Therapeutic Conversation, Helps in Respecting Patient Right to Health Information and Right to Compassionate Care
Dr. Ganapathi Bhat M. is an eminent personality, presently appointed as a Consultant- Medical Oncology & Stem cell Transplant Physician, Global Hospitals, Parel. Earlier he was with Jaslok Hospital as a Consultant in the Department of Medical Oncology and Stem Cell Transplant.
Dr. Bhat takes pride of conducting the “world’s First Case” of post renal transplant plasmacytoma. Prior to joining Jaslok Hospital, Dr. Bhat was working with one of the most premier centres of Oncology in the Middle East i.e. Kuwait Cancer Control Centre run by ministry of health as a Medical Oncologist in the year 2002. He was also associated with Lilavati Hospital and Research Centre Mumbai where he had established first Day Care Unit of Hemato-Oncology Department.
As 4th of Feb, is celebrated as World Cancer Day, it is important to know the importance of doctor-patient communication for the successful treatment of the patient. Here, Ekta Srivastava, Health Technology, talks to Dr Ganapathi Bhat M, about the Doctor- patient communication relation since the patient’s first visit to the last walk out from the Hospital.
How do you see the cancer landscape of India taking shape?
Care of cancer patients in India in the last decade has improved in terms of early detection, diagnosis and treatment most likely because of awareness, education, availability of healthcare professionals, tertiary care centres and innovative approaches in cancer management. But we are lagging in research, reporting like national cancer registry and national health policies which would improve the scenario.
How is the cancer burden in India different from others?
Having Aproximately 1/6th of the population of the world, we have a more patients in number of cancer. Unlike the majority of developed nations, they are detected in advanced stages resulting in poor survival. Time from symptom presentation to diagnosis and initiation of treatment is also much delayed of >3 months unlike 30-48 days in developed countries. The top five cancers in men and women account for 47.2% of all cancers; these cancers can be prevented, screened for and/or detected early and treated at an early stage.
Do you feel that having a good rapport with the patient might be helpful during and after the operation?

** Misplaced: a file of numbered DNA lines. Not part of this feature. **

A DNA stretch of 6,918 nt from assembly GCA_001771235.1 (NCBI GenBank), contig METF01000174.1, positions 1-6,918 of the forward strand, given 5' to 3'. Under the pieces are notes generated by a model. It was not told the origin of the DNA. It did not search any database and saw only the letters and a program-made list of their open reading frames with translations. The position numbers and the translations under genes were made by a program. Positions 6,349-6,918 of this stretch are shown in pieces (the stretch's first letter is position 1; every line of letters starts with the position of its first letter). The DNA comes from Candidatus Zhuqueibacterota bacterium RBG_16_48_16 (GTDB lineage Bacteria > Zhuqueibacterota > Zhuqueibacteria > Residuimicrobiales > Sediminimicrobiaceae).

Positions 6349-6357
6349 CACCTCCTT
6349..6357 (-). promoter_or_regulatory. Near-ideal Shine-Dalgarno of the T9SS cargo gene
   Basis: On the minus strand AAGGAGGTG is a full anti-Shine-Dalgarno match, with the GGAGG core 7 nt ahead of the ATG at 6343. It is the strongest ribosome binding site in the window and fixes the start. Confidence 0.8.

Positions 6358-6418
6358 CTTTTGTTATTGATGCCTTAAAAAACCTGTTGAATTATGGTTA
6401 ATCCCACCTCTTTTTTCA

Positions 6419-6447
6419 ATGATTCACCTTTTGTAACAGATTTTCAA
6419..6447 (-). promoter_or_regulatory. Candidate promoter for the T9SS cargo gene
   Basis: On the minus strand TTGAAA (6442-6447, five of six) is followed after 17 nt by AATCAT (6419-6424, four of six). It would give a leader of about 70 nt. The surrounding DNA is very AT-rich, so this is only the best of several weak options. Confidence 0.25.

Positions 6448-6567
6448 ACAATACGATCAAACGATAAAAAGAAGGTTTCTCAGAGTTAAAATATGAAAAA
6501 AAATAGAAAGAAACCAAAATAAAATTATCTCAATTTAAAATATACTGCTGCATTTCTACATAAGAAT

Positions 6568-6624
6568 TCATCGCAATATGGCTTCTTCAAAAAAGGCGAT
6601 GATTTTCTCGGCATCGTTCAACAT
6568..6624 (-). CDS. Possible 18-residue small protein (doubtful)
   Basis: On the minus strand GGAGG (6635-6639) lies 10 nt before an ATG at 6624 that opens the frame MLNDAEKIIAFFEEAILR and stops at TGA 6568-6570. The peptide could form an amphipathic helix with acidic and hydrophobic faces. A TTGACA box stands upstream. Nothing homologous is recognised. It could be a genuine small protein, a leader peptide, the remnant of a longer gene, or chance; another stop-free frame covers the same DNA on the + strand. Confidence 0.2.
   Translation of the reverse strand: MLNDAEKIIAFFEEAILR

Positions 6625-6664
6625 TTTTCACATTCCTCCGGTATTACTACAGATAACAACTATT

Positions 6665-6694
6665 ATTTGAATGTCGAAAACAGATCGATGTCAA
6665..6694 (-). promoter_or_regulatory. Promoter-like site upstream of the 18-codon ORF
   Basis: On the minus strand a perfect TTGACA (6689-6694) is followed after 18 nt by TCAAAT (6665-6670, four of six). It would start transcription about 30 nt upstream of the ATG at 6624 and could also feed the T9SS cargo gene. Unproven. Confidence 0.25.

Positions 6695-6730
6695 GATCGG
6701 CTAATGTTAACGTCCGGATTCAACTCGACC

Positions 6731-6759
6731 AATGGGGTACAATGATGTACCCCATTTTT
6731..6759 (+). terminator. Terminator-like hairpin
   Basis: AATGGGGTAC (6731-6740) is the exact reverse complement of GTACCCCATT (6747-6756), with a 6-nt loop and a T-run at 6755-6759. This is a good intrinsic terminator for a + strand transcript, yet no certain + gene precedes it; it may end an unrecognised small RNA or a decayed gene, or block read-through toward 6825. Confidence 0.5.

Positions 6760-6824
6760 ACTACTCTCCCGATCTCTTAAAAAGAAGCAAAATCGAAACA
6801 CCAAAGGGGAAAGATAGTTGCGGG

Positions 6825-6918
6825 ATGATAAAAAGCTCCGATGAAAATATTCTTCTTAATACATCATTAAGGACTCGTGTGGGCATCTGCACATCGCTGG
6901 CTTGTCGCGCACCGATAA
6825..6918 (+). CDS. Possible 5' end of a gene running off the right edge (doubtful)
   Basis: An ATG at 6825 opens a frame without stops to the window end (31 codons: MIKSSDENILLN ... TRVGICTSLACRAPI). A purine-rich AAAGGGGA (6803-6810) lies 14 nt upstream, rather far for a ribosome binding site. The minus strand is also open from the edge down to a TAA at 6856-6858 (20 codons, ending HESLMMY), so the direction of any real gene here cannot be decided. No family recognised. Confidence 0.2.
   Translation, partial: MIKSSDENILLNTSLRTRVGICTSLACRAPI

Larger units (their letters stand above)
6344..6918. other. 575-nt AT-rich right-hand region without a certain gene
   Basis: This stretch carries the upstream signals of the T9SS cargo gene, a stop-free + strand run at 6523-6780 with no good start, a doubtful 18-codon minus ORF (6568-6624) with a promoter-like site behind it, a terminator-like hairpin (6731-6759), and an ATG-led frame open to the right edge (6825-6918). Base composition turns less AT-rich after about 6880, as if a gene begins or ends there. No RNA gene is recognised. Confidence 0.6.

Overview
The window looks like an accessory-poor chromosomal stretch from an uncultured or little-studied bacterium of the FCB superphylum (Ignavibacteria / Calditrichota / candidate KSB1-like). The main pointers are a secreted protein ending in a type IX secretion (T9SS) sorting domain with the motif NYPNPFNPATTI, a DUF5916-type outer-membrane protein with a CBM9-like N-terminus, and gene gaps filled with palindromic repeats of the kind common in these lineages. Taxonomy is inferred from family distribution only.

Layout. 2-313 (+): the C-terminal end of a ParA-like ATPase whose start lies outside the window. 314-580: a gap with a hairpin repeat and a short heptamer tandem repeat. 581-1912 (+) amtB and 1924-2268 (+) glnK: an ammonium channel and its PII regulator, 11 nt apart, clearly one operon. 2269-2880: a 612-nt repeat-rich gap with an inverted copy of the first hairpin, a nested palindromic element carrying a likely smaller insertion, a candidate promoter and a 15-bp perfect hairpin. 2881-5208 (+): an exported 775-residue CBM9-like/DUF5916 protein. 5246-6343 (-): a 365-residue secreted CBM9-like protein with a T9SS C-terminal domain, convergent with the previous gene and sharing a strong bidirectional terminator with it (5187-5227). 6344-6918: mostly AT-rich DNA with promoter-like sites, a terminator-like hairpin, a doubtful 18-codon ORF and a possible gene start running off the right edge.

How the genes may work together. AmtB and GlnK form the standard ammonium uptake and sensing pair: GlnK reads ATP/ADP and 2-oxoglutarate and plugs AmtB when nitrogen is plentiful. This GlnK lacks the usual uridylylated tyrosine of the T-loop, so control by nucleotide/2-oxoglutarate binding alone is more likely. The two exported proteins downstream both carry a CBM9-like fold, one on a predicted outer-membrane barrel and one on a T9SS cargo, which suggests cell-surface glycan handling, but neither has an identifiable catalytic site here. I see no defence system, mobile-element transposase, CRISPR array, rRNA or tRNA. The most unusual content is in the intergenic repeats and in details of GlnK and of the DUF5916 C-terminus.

Yes, definitely. It is paramount. Not only rapport but also establishes trust and confidence and involvement in their care especially what we notice with preoperative counselling.
How do you actually accomplish this? How do you try to instil this will in the patient’s active participation? How do you actually convert the patient?
It begins right from the first visit until discharge at every stage or treatment cycle. And this is not only with patient but also with family, guardian and caregiver.
In a situation where you want to talk to your patient but you do not have that much time to establish this relationship, how do you proceed?
I involve a counsellor/onco nurse to help of the patient. Give information about patient support groups, other patients who are willing to share information. Also provide patient education booklets, illustrated guides, surgery /procedure information and also,treatment relatedbooklets.(example- chemotherapy , side effects, and management)
One of the main objectives in communicating with the patient is to establish some sort of human relationship. What is the main purpose of this? Is it primarily to reassure your patient that things will go well?
Purpose is to gain their trust, instil confidence, give assurance and elicit good history. This will help in improving patient co-operation and encourage them to partner in decision making and also to involve patient and their family as a unit to take decisions and improve outcomes.
There are situations where the patient may ask questions about her health which you would rather not answer at a particular time and, if so, what do you do